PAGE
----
Thursday, August 28, 2014

Apple Thoughts

Of the many foods that we grow, apples have to be the most basic and most versatile of staples. How many other foods can you grow that can supply you with so many uses?

It begins with the blossoms, heavenly-scented and lovely  in the landscape or in flower arrangements. With the coming of summer the Lodi summer apples ripen and are ready to puree into tangy sauce. Apple cake, apple pie, apple cookies, apple bars, and apple candy are just a few of the sweet treats to be made with apples. They can be made into dumplings or added to pancakes. They can be jellied, jammed, candied, sauced, sliced, dried, fried, baked and broiled. Apples add flavor to stuffing, tartness to pork dishes, a sweet topping for chicken. I often make pickled crabapples, which are actually more candied than pickled, tasty and pretty as garnish on meats. Apples add crunch and flavor to salads and there is nothing quite as good as eating an apple straight from the tree.

Two of my favorite ways to use apples are old-time traditions—apple butter and apple cider. We get the cider press ready in September, gather jars and wash tubs and straining cloth and wait for a good day to get underway. Sometimes we put the cider in jugs and freeze it; if the freezer is full, I process the cider in jars and store it in the cellar. Both methods produce sweet, tangy juice that is as good with breakfast as orange juice, and a lot less expensive.

Apple butter requires a couple days’ work. My kettle is a 15-gallon one, so we only need about 3 or 4 bushels of apples to fill it. I cook the apples into sauce in the house first, as I was taught by my neighbor Belva. The next day we pour the sauce into the kettle and start the stirring down process, which usually takes about five hours. In the end we have thirty quarts of rich, spicy apple butter.

We all know an apple a day keeps the doctor away, but did you know that if you count the number of seeds in an apple you will know how many children you will have? Or that if you say the names of five or six people of the opposite sex as you twist an apple’s stem, the name you say as the stem breaks is the one you will marry? (None of these have been tested by me, so I can’t vouch for their accuracy!) You can also use the sprouts that you trim from the apple tree to make a pretty wreath. Hang it over your door for good luck.

If you have old apple trees on your property, consider this story before cutting them down:
There once was a farmer who had an apple tree in his field that had stopped bearing fruit. “Might as well cut it down,” the farmer said. “It’s only usefulness now is to heat our house this winter.”

“But it blooms so beautifully in the spring,” his wife protested. “And see how many birds nest in its branches? It makes a fine home for them. Just listen to their happy singing.”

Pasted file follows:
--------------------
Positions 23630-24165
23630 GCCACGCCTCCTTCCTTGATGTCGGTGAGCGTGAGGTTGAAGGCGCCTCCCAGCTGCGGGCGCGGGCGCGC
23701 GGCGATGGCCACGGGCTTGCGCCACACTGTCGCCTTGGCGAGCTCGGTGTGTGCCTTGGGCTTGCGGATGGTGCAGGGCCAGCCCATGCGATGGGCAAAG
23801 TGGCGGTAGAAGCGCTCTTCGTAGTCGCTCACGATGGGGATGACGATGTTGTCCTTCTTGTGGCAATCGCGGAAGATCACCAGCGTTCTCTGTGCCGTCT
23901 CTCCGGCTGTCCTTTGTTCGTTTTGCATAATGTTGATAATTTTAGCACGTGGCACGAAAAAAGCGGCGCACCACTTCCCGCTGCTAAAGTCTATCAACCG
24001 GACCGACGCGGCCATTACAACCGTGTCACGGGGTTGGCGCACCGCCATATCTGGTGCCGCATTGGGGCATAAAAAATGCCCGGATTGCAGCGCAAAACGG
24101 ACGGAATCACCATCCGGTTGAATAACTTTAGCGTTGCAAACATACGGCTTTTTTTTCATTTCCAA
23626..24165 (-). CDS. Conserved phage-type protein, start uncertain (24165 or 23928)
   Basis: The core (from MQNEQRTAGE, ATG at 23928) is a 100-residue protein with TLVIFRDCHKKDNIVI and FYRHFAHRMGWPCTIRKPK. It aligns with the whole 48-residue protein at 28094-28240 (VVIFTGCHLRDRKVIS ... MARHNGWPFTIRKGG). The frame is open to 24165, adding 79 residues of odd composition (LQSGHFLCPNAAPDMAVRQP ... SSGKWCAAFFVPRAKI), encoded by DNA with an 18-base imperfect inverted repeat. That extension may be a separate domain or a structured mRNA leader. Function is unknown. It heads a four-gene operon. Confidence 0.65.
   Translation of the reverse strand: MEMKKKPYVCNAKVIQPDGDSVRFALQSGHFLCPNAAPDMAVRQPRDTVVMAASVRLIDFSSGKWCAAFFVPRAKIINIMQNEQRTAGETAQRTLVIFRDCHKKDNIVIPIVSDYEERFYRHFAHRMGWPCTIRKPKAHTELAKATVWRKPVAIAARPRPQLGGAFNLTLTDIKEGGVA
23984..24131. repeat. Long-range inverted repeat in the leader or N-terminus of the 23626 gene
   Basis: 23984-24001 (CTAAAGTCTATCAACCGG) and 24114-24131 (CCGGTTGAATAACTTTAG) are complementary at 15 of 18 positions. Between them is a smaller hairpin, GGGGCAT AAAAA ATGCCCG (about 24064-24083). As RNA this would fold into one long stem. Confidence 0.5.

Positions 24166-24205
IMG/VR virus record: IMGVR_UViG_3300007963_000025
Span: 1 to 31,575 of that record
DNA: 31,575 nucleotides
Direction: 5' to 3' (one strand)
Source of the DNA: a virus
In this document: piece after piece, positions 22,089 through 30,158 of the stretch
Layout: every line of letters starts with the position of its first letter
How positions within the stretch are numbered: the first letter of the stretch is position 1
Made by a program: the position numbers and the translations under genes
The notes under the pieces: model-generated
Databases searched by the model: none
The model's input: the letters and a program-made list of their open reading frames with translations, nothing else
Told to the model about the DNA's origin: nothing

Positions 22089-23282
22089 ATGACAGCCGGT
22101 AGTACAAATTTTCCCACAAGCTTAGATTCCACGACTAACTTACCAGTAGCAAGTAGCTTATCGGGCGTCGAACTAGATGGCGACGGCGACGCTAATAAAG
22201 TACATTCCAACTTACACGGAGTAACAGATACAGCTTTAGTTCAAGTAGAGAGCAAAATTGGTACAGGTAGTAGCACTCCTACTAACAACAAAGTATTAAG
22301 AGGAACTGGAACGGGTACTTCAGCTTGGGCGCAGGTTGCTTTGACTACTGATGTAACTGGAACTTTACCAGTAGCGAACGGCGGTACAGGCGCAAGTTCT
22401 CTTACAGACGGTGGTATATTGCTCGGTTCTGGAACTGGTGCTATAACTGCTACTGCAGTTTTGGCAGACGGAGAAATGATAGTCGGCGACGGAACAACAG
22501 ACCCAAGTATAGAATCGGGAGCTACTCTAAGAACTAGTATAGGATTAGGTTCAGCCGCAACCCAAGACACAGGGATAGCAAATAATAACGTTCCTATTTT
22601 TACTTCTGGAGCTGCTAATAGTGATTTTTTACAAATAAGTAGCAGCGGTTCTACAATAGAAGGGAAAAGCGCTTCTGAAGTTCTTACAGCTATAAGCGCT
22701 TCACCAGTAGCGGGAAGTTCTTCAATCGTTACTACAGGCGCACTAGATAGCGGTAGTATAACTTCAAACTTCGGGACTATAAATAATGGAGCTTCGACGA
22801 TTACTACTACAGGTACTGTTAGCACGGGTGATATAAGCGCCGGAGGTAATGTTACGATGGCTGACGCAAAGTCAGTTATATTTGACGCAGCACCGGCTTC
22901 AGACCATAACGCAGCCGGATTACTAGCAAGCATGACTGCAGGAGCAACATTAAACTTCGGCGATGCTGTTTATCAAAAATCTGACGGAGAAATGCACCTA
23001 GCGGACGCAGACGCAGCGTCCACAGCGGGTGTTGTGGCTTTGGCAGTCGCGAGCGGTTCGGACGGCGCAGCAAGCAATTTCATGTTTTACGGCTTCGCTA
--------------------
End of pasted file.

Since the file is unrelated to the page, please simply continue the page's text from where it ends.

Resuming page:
“No, it only takes up space. I will cut it,” the farmer decided. He grabbed his axe and walked out to the tree. The birds continued to sing but the farmer paid no attention to them. He struck the tree with a mighty blow, then another. The axe bit into the center of the tree with the third swing, and out of the tree flowed golden honey, from a hive hidden in the tree’s hollow center.


“Why, this tree is full of bees and honey! I will not cut such a tree; it serves a worthy purpose.” From that day on, the farmer treated the old apple tree with respect, and took care of its health until the end of his days.

And then of course, there is the simplest use of apple trees of all--just climbing up them!



Copyright Susanna Holstein. All rights reserved. No Republication or Redistribution Allowed without attribution to Susanna Holstein.

3 comments:

John "By Stargoose And Hanglands" said...

We had four fine apple trees at Ashlyn, all of which must have been old varieties as I've never tasted their like since. I spent a lot of time climbing trees and eating the fruit.

JoAnn ( Scene Through My Eyes) said...

Oh apple time - love love love it. I make my apple butter in the crock pot. I simply fill it full of peeled and quartered apples and begin cooking it down. About halfway through the day I use a masher to get it into applesauce thickness - then add sugar and spices - lots of cloves for sure - and let it cook on low overnight - the next morning I turn the heat up - let it finish cooking down and can it. I don't get as many jars from a batch as you do - but I usually do three or four batches a season. Hardly any work and the aroma is fabulous - plus all that apple butter for the winter.

Quinn said...

I was very sad to lose one of the old, old apple trees on my place. I couldn't bear to take it down, and it was small enough that it wasn't likely to do any damage when it fell, so I kept it alive as long as I could, then watched it slowly decline and decay and fall over many years. I kept a piece of one of the old branches, and put it along the curved edge of a garden where it reminds me of the tree every time I see it.

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